Rózsa Farkas, director of Arcadia Missa, a gallery, publishing house and studio complex in south London, and also a partner in the auction, told me that it was ‘a vital fundraiser. The reality is you need ever-more match funding to receive anything at all.’ She went on to explain that mixed-stream funding is now the norm and that ‘Arcadia Missa has a commercial arm that enables us to do ambitious and not particularly saleable projects, and to have an autonomous programme.’ But auctions can be a mixed blessing for artists. Financial transactions at auction are public, making the success or failure of a sale open for all to see. One artist whose work sold in ‘paddles on!’ told me that she considered the auction both a blessing, because her work enjoyed the exposure of the sale, and a curse, as it consisted of a financial valuation and public evaluation of her practice.
Many artist-led, independent organizations are started by people who are happy to give their time and work for free – at first. But this kind of gift economy is seldom sustainable and curators sometimes have to embrace commercial activities. Last winter, Eastside Projects in Birmingham was the site of ‘Trade Show’, an extensive project exploring not-only-for-profit models through various forms of exchange, including an attempt to gather in one shop all the artist editions currently on sale in the UK. Artist Gavin Wade, who set up Eastside Projects in 2008, told me about the importance of fostering relationships between makers and consumers of culture: ‘The dream is that we support artists and publics and they support us. It is a mutually beneficial system that has to include as many ways of trading, distributing and exchanging as is available to artists all around the world.’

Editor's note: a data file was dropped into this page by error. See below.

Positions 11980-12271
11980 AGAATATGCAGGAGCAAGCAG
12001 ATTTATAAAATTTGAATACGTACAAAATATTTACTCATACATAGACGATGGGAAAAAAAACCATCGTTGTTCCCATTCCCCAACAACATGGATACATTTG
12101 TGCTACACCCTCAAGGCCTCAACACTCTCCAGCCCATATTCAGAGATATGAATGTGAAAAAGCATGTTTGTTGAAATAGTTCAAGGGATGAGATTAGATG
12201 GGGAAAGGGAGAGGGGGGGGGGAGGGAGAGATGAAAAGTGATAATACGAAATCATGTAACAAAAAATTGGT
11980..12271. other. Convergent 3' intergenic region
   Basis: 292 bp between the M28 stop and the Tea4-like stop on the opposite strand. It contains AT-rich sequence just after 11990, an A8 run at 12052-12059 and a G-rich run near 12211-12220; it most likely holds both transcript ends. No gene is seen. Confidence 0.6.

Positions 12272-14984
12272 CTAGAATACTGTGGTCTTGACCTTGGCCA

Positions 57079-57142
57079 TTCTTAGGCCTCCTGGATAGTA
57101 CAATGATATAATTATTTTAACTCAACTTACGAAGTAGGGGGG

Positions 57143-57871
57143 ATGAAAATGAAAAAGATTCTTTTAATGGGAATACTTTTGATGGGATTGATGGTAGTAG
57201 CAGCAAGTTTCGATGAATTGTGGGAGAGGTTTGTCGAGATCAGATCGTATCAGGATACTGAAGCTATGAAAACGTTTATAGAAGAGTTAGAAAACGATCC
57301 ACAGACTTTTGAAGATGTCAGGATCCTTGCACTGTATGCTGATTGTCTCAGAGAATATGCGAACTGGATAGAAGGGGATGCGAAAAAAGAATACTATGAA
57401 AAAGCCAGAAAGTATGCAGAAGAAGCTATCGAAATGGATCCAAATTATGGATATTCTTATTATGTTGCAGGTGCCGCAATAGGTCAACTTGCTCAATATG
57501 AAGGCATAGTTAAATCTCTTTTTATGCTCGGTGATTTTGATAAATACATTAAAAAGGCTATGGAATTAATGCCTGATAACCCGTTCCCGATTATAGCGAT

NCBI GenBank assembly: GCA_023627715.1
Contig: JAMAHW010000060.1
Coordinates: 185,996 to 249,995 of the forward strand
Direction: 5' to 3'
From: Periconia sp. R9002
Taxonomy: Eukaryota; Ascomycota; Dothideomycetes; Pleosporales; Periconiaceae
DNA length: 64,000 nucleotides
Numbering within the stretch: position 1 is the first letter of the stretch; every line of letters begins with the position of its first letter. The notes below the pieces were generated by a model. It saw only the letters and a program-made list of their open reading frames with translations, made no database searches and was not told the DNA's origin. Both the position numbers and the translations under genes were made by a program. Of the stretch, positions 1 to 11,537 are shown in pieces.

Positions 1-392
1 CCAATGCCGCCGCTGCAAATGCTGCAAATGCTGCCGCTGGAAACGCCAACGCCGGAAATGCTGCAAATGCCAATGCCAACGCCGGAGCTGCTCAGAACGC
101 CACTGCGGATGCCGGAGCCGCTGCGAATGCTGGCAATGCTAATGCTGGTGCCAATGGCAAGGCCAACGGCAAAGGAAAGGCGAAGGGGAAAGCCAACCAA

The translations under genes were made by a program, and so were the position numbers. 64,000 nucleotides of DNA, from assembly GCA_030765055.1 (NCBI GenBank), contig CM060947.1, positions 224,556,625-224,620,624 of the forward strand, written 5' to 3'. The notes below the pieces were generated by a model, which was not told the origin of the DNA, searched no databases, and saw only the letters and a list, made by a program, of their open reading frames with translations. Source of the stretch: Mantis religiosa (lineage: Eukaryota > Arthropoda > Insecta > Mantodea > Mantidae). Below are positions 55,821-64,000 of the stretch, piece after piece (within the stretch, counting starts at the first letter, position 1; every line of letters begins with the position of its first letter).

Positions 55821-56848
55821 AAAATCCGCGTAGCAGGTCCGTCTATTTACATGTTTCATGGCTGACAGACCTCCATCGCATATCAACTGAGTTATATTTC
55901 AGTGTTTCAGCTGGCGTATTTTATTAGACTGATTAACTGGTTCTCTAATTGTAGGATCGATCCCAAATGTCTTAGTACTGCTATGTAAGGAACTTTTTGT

Even though several organizations have been dropped from the new National Portfolio and some councils, such as Westminster City Council, have entirely cut their arts budgets, arts funding in the UK has not yet reached a crisis point. There are hundreds of healthy and productive groups supporting artists in creative and innovative ways. The way forward will depend on how funders, artists and administrators assess and respond to different forms of value: economic, cultural, social and artistic, among others. The Treasury is interested in the bottom line, while cultural institutions tend to be more concerned with a complex set of abstract values. The government recently boasted that the creative industries account for six percent of the UK’s GDP, and this figure is set to rise. But it needs to consider qualitative arguments as well as quantitative ones when evaluating successes and failures. Artists and grassroots arts spaces are laboratories for research and development, benefiting the cultural sector and the economy as a whole. Sustainability and resilience – Arts Council buzzwords – are good, but they are not enough. The experiments and ambitions of small independent arts initiatives should serve as inspiration for more generous and creative funding streams coming directly from government, so that the arts can really thrive.